Postmodern Literary Labyrinths: Spaces of Horror Reimagined

COX, Katharine (2018). Postmodern Literary Labyrinths: Spaces of Horror Reimagined. In: CORSTORPHINE, Kevin and KREMMEL, Laura, (eds.) The Palgrave Handbook to Horror Literature. Palgrave, 339-352.

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    Abstract

    Cox examines horror in Angela Carter’s The Passion of New Eve (1977) and Mark Z. Danielewski’s House of Leaves (2000) as the confrontation with labyrinthine architecture that represents bodily and psychological reflections of self as monstrous, disorientating, and feminine. The reimagined space (re)absorbs and so threatens the protagonists with existential nothingness. Drawing on the abject body, there is an inevitable confrontation with an active maternal origin. Horror is elicited, not by the expected confrontation with the monster, but by encounter with the anthropomorphic labyrinth’s ability to entrap, nullify, and transform. Surprisingly, the experience of these labyrinths, as a reimagined space of horror, typically results in positive transformation. The labyrinth is both the locus of horror and a means to understand and move on from trauma.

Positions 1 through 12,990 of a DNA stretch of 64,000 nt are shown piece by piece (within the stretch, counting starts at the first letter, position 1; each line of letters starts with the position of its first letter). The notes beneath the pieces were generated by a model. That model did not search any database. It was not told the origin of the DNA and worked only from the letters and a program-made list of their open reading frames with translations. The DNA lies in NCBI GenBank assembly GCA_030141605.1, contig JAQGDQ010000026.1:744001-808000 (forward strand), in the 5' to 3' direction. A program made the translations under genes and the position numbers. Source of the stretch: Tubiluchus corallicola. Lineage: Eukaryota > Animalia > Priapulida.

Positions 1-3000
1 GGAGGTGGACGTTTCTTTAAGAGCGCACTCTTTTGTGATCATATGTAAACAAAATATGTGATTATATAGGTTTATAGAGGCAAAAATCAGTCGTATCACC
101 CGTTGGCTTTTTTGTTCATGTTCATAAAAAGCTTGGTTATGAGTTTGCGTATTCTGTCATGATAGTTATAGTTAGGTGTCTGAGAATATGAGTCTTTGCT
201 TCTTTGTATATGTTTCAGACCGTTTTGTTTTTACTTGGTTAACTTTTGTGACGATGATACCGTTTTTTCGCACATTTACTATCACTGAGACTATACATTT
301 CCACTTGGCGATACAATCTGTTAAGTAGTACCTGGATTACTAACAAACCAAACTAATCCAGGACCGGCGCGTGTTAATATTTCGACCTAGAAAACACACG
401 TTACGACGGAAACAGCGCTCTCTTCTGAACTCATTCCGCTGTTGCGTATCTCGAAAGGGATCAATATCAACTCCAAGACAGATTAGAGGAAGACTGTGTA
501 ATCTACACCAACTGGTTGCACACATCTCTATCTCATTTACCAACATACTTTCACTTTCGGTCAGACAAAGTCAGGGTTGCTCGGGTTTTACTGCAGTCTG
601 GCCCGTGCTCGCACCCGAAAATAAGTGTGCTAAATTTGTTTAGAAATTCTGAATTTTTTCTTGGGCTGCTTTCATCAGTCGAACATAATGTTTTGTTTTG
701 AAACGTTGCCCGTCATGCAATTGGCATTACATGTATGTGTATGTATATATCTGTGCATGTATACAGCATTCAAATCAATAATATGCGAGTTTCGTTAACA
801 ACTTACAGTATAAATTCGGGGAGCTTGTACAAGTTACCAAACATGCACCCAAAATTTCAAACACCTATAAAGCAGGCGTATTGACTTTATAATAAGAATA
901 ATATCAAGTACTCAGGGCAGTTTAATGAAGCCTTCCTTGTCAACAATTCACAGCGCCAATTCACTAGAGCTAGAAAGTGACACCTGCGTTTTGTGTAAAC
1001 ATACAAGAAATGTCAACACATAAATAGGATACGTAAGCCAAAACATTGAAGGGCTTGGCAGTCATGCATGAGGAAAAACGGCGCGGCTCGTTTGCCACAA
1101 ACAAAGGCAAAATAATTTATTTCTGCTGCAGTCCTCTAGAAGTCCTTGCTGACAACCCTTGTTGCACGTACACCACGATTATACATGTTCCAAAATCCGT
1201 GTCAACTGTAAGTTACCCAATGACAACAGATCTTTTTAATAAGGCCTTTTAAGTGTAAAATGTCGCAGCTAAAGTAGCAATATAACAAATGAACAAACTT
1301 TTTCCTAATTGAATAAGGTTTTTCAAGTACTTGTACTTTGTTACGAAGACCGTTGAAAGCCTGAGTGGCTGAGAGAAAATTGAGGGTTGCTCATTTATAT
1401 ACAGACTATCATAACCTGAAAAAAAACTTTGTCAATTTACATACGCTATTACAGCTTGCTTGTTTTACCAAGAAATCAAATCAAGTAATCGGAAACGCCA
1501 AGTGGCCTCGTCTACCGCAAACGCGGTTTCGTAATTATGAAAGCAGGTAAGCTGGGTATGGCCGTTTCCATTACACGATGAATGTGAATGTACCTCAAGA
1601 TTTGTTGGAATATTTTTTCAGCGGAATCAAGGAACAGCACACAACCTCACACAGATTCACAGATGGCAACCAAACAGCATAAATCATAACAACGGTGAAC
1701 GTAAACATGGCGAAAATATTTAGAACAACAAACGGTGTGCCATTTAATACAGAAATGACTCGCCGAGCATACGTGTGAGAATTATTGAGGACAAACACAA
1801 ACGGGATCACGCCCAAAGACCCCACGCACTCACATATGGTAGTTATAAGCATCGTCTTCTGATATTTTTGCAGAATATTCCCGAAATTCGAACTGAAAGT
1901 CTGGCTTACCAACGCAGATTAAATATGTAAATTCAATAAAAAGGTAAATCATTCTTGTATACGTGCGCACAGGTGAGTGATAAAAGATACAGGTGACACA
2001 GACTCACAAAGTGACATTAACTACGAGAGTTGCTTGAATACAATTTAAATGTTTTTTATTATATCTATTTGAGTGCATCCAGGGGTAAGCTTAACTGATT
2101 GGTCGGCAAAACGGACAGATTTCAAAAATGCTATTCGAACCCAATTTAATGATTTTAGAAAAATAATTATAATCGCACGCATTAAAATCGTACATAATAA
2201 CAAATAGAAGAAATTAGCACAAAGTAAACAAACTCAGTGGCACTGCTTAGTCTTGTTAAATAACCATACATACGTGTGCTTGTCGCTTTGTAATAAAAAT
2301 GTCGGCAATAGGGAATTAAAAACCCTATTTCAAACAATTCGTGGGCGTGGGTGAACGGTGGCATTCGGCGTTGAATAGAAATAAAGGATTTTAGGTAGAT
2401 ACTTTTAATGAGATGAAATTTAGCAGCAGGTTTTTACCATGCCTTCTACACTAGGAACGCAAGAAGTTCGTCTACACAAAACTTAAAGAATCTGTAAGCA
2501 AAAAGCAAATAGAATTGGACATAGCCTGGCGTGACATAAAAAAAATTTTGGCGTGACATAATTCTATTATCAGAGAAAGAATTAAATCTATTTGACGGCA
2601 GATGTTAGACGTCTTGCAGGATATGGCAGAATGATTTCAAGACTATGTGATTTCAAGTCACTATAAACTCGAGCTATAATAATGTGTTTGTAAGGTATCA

Item Type: Book Section
    Page Range: 339-352
    SWORD Depositor: Symplectic Elements
    Depositing User: Symplectic Elements
    Date Deposited: 25 Jan 2019 12:14
    Last Modified: 25 Jan 2019 12:15
    URI: http://shura.shu.ac.uk/id/eprint/23135

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